Current legislation does not consider the autopilot function of cars to be a legitimate loophole in the DUI laws. You can still be arrested for DUI if you find yourself behind the wheel – self-driving or not. With continued development, using autonomous cars as a preventative measure for potentially dangerous driving is worth reevaluating. Otherwise, it could remain an option that presents considerable danger to the driver and the others on the road. Over in China though, it looks like one tech company has taken a proactive approach.
On January 17, Huawei submitted a patent to the European Patent Office – one describing a system that would determine whether or not the driver is capable of taking control of the car. The program would read the driver and figure out what condition he or she was in. In addition, it would retain past images of the driver and access details such as facial expression and speech to establish if the driver was in an adequate state to drive.
Taking it a step further, the system could detect various forms of impairment, ranging from tiredness to even road rage. Depending on the perceived conditions, the car would take a course of action, such as locking the controls.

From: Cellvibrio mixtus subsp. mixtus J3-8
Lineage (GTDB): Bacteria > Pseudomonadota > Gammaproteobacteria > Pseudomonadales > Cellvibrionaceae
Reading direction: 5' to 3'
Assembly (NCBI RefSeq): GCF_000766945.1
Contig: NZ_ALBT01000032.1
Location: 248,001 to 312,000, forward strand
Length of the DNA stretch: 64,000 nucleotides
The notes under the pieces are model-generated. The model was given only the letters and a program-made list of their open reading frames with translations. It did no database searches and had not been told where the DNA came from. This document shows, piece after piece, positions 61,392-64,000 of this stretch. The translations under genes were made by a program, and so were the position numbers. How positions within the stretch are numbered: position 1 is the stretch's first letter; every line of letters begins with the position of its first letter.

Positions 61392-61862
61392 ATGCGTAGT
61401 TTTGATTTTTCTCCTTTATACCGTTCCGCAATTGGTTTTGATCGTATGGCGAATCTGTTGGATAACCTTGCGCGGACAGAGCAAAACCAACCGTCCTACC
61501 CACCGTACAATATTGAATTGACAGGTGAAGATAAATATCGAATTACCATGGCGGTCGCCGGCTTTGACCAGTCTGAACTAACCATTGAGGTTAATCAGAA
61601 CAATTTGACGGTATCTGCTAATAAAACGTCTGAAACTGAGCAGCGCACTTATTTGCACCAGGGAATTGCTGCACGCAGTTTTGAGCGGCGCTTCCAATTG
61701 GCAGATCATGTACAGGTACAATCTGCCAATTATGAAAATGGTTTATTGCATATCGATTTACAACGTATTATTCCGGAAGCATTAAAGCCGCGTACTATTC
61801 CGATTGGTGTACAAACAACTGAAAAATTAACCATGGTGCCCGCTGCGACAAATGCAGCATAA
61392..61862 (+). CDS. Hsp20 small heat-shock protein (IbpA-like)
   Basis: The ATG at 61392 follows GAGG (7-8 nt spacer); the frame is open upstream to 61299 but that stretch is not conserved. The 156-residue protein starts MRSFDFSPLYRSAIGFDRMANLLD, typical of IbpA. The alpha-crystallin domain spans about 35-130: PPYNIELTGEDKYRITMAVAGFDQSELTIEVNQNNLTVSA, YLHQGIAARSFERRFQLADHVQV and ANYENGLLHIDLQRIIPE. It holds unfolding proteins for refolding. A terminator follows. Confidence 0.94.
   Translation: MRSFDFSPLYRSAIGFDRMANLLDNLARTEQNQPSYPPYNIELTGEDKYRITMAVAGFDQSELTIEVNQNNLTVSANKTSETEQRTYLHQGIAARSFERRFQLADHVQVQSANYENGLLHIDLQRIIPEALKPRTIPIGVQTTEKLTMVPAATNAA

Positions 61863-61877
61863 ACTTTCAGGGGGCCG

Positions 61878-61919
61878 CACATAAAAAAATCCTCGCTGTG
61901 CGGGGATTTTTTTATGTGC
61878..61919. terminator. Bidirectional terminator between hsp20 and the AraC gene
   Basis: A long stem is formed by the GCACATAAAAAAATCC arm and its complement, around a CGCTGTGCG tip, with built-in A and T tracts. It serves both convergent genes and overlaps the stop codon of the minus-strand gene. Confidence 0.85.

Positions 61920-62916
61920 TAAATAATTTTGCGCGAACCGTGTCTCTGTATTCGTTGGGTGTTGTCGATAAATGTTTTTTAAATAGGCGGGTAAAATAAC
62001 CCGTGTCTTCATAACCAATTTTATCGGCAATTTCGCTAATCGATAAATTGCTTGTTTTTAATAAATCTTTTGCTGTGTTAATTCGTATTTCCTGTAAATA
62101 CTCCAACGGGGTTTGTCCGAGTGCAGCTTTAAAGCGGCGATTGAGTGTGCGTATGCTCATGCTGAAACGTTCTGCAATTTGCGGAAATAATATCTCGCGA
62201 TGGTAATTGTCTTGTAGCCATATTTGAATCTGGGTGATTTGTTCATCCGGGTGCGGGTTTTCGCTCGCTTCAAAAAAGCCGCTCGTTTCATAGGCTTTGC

The patent explains that the autonomous system may ask the driver a series of questions to better decide its response. Since the system cannot automatically recognize the driver’s state of mind, this analysis would make up for it. Potential enhancements include various sensors and cameras to detect bottles of alcohol, drugs and weapons.
This patent introduces a system that goes beyond what a simple ignition interlock device can do. However, these augmentations are likely to invoke the issue of privacy invasion. It could possibly be effective as a measure implemented after someone has been convicted of multiple DUIs or possession charges. But, would the system be programmed as standard in all vehicles? Programmers will need to develop a reasonable algorithm that determines if I’m opening bottles on the drive home or holding them.
Seems like we still have many variables to consider. Nonetheless, a functional system to help out with DUI problems may not be that far ahead in the future.
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